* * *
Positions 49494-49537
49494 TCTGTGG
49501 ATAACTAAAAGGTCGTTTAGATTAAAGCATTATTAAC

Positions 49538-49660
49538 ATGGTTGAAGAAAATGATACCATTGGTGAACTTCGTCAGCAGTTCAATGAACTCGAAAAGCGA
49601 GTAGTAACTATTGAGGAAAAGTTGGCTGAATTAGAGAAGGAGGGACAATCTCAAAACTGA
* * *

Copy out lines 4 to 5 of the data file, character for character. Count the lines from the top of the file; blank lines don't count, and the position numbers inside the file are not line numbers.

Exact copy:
Positions 49538-49660
49538 ATGGTTGAAGAAAATGATACCATTGGTGAACTTCGTCAGCAGTTCAATGAACTCGAAAAGCGA